Institutional members access full text with Ovid®

Reduction of the HIV-1-infected T-cell reservoir by immune activation treatment is dose-dependent and restricted by the potency of antiretroviral drugs

Fraser, Christophe; Ferguson, Neil M.; Ghani, Azra C.; Prins, Jan M.a; Lange, Joep M. A.a; Goudsmit, Jaapb; Anderson, Roy M.; de Wolf, Frankb

Clinical

Background: Treatments combining T-cell activating agents and potent antiretroviral drugs have been proposed as a possible means of reducing the reservoir of long-lived HIV-1 infected quiescent CD4 T-cells.

Objective: To analyse the effect of such therapies on HIV-1 dynamics and T-cell homeostasis.

Design and methods: A mathematical framework describing HIV-1 dynamics and T-cell homeostasis was developed. Three patients who were kept on a particularly potent course of highly active antiretroviral therapy (HAART) were treated with the anti-CD3 monoclonal antibody OKT3 and interleukin (IL)-2. Plasma HIV-RNA, and HIV-RNA and DNA in peripheral blood mononuclear cells and lymph node mononuclear cells were measured. These results and other published studies on the use of IL-2 alone were assessed using our mathematical framework.

Results: We show that outcome of treatment is determined by the relative rates of depletion of the infected quiescent T-cell population by activation and of its replenishment through new infection. Which of these two processes dominates is critically dependent on both the potency of HAART and also the degree of T-cell activation induced. We demonstrate that high-level T-cell stimulation is likely to produce negative outcomes, both by failing to reduce viral reservoirs and by depleting the CD4 T-cell pool and disrupting CD4/CD8 T-cell homeostasis. In contrast, repeated low-level stimulation may both aid CD4 T-cell pool expansion and achieve a substantial reduction in the long-lived HIV-1 reservoir.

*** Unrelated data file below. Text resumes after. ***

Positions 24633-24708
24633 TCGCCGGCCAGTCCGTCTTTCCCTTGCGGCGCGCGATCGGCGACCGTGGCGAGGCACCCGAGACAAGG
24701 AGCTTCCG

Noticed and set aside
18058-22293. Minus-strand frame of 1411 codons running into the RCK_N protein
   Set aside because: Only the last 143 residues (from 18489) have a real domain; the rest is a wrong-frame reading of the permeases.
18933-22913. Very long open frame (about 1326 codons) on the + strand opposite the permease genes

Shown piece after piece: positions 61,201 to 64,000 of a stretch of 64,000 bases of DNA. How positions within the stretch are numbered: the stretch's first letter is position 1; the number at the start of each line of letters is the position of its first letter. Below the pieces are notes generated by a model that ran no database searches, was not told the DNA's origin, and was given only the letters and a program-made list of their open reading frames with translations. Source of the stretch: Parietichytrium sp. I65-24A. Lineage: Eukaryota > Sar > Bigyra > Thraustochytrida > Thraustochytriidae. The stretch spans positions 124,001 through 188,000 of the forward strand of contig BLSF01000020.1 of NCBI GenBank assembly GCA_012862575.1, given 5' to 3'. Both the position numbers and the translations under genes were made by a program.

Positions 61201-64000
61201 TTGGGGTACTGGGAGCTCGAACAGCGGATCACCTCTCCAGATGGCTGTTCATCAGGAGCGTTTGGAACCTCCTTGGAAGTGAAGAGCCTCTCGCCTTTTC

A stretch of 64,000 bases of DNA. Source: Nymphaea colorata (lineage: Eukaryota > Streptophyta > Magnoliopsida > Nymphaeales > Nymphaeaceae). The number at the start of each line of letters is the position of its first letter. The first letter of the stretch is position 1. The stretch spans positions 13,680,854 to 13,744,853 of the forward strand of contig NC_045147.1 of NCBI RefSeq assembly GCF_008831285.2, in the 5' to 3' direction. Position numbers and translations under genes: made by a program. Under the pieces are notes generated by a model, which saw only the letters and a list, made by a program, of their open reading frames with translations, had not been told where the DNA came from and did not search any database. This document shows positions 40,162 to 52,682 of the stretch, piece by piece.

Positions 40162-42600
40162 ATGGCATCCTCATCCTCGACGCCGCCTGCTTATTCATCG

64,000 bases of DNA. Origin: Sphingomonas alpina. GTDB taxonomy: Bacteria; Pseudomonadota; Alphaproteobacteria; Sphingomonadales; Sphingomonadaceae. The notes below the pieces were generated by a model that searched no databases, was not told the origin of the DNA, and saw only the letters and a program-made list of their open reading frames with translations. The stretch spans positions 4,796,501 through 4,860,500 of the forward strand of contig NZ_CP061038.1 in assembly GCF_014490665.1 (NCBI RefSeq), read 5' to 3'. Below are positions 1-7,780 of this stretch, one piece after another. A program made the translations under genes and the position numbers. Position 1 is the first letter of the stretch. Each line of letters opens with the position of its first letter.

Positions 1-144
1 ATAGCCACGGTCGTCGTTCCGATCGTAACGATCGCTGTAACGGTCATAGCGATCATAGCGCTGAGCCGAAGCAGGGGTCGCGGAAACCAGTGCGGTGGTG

Conclusions: Our analysis suggests that although treatment that activates T-cells can reduce the long-lived HIV-1 reservoir, caution should be used as high-level stimulation may result in a negative outcome.

From the Wellcome Trust Centre for the Epidemiology of Infectious Disease, University of Oxford, UK, and the aDepartment of Internal Medicine and the National AIDS therapy evaluation Centre and bthe Department of Human Retrovirology, University of Amsterdam, Academic Medical Centre, The Netherlands.

Sponsorship: The OKT3/IL-2 study was supported financially by a Dutch private fund that wishes to remain anonymous. C. F., A. G. and R. A. were funded by the Wellcome Trust and N. F. was funded by the Royal Society.

Requests for reprints to: C. Fraser, The Wellcome Trust Centre for the Epidemiology of Infectious Disease, University of Oxford, South Parks Road, Oxford OX1 3FY, UK.

Received: 9 September 1999;

revised: 8 December 1999; accepted: 19 January 2000.

© 2000 Lippincott Williams & Wilkins, Inc.